No Cash No Attic
Having been able to do very little over the past year in the way of travel or eating out or going to concerts, theatre or cinema, and not even spending very much money buying new clothes or shoes, I jumped on the laptop last week and thought I'd have a little fun bidding on a couple of small items in an online auction.
Now, I am a bit of an auction fiend which is why I don't attend many. I get caught up in the whole buzz surrounding them and inevitably end up buying stuff that I neither intended to buy nor needed.
But instagram helpfully alerted me to two auctions that were taking place on the same day so not only did I attend one, I attended two simultaneously. I had a little plan to buy some prints I had seen in one and a sugar shaker (doesn't every home need one?) I had seen in the other but that was it or at least that's what I told my husband. He worries when I even mention the word 'auction'. He has a right to worry. I've been attending auctions since I was in my teens. I used to go with my Dad who loved nothing more than a day out in a country manor or provincial hotel or dusty auction room. He generally attended auctions to rescue some piece of history and then invariably ended up buying other bits and pieces that were going cheap. I think anyone that enjoys auctions is similar. You go for a specific purpose and then get carried along on a wave of excitement and leave with a car full of tat. So, I do have some sympathy for my husband who has been valiantly trying to declutter our house for some time. That said, much of the clutter is in fact his own - drum kits and an unhealthy amount of hi-fi equipment. My clutter on the other hand is largely nostalgic - papers, letters, inherited trinkets or gifts that I just can't seem to let go of. Anyway, we really do not need anything further in our house and could definitely supply an auction ourselves and, honestly, you wouldn't even notice anything missing in the house.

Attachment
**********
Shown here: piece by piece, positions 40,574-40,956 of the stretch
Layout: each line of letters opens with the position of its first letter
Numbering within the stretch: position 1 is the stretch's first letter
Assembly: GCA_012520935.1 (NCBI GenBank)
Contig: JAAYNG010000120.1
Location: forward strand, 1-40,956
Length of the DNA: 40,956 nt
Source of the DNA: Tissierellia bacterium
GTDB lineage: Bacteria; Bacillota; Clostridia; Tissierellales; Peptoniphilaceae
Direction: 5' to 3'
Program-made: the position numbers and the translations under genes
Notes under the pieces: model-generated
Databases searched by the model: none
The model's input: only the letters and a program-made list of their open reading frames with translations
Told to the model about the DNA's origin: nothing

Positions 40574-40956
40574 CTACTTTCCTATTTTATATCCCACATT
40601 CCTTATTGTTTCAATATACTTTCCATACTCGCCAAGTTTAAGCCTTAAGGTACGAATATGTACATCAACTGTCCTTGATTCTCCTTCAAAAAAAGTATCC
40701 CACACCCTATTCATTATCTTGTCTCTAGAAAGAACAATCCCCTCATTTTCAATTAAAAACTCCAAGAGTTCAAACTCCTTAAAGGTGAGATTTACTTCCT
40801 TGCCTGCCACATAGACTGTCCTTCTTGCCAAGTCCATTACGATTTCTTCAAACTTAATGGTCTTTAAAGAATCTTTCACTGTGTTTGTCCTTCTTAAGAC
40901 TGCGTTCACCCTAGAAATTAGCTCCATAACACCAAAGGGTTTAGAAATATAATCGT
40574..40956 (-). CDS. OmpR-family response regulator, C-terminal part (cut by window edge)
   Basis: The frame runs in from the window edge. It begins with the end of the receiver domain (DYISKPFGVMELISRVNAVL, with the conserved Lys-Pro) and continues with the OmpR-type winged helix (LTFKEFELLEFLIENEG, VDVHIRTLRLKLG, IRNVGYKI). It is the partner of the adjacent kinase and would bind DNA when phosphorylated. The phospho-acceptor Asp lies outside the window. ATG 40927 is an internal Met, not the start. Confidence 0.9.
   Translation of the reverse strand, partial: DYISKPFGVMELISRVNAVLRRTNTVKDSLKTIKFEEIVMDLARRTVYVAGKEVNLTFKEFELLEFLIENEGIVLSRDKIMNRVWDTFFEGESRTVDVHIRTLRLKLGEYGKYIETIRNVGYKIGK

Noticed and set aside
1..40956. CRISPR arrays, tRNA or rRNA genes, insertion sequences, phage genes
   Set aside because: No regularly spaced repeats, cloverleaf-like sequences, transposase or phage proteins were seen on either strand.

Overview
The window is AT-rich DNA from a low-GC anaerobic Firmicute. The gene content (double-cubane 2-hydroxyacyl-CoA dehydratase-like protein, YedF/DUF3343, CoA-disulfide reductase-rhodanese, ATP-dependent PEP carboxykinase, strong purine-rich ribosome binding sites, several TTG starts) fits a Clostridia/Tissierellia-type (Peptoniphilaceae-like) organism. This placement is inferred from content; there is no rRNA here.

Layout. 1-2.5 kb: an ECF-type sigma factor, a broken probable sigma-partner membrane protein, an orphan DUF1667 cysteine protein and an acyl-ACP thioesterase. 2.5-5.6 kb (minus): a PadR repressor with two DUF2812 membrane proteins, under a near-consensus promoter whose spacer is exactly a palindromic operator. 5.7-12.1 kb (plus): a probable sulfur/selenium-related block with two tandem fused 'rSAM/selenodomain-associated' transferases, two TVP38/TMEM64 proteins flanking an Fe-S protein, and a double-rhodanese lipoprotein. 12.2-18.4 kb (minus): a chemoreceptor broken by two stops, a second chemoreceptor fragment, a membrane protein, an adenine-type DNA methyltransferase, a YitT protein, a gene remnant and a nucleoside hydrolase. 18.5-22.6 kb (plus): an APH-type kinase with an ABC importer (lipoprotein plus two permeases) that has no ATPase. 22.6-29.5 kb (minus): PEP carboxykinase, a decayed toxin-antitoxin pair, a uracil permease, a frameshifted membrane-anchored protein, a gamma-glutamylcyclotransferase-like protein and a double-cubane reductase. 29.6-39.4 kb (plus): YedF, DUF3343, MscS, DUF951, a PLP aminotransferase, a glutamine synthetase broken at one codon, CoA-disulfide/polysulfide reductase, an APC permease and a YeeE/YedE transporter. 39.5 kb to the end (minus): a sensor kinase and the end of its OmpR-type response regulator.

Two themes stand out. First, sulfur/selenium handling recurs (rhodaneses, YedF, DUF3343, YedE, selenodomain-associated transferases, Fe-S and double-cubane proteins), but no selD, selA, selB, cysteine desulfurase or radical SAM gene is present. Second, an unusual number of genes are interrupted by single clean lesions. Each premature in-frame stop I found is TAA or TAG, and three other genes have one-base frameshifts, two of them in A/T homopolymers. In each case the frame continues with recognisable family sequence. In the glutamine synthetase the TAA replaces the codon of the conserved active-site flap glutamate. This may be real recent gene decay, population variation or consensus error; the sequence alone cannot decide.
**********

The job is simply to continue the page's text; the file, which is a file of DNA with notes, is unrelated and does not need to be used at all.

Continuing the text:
I installed myself at the kitchen table with my laptop an hour before the auctions were due to start and decided to take a look at the catalogues again. A few other items caught my eye. This is how is begins!